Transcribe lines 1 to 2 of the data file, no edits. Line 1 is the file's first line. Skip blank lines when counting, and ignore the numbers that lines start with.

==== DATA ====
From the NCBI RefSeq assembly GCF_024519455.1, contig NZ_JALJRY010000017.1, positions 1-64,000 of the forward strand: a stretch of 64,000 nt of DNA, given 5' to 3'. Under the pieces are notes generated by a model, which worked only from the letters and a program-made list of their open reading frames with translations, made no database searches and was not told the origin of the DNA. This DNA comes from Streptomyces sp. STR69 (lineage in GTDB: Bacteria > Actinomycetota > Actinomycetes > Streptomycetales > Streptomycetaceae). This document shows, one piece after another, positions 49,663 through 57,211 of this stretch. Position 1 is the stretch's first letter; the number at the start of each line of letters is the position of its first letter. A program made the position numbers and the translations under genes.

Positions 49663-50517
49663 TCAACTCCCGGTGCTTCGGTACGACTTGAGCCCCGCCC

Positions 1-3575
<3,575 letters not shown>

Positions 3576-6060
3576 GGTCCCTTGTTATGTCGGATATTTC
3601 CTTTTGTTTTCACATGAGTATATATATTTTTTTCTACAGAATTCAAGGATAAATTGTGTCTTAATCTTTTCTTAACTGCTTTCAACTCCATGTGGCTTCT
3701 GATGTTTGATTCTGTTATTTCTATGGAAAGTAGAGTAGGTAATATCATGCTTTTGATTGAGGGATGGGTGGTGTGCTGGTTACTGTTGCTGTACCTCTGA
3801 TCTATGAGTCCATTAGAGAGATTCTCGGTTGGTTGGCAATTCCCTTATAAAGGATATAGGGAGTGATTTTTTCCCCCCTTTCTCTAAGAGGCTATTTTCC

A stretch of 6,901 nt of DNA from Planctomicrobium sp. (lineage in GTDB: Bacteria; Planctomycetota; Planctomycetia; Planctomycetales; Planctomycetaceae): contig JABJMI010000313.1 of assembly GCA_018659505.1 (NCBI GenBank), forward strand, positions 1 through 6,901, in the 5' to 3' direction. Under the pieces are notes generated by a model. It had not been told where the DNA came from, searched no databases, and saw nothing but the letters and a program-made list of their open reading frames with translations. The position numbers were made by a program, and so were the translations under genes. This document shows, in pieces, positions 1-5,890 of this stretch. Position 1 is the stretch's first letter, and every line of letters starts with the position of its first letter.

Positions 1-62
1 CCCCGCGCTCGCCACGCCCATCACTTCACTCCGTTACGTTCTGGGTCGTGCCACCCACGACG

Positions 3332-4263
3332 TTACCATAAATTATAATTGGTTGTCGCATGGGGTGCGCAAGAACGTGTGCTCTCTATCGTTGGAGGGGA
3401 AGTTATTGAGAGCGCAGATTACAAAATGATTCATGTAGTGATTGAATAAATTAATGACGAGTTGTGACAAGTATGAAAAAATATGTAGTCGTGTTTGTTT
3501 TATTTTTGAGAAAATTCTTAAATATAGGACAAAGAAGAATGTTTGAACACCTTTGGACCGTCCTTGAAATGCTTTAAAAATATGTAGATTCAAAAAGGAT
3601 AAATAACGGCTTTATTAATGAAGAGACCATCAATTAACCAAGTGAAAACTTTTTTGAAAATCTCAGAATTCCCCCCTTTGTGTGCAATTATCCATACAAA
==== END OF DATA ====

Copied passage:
From the NCBI RefSeq assembly GCF_024519455.1, contig NZ_JALJRY010000017.1, positions 1-64,000 of the forward strand: a stretch of 64,000 nt of DNA, given 5' to 3'. Under the pieces are notes generated by a model, which worked only from the letters and a program-made list of their open reading frames with translations, made no database searches and was not told the origin of the DNA. This DNA comes from Streptomyces sp. STR69 (lineage in GTDB: Bacteria > Actinomycetota > Actinomycetes > Streptomycetales > Streptomycetaceae). This document shows, one piece after another, positions 49,663 through 57,211 of this stretch. Position 1 is the stretch's first letter; the number at the start of each line of letters is the position of its first letter. A program made the position numbers and the translations under genes.

Positions 49663-50517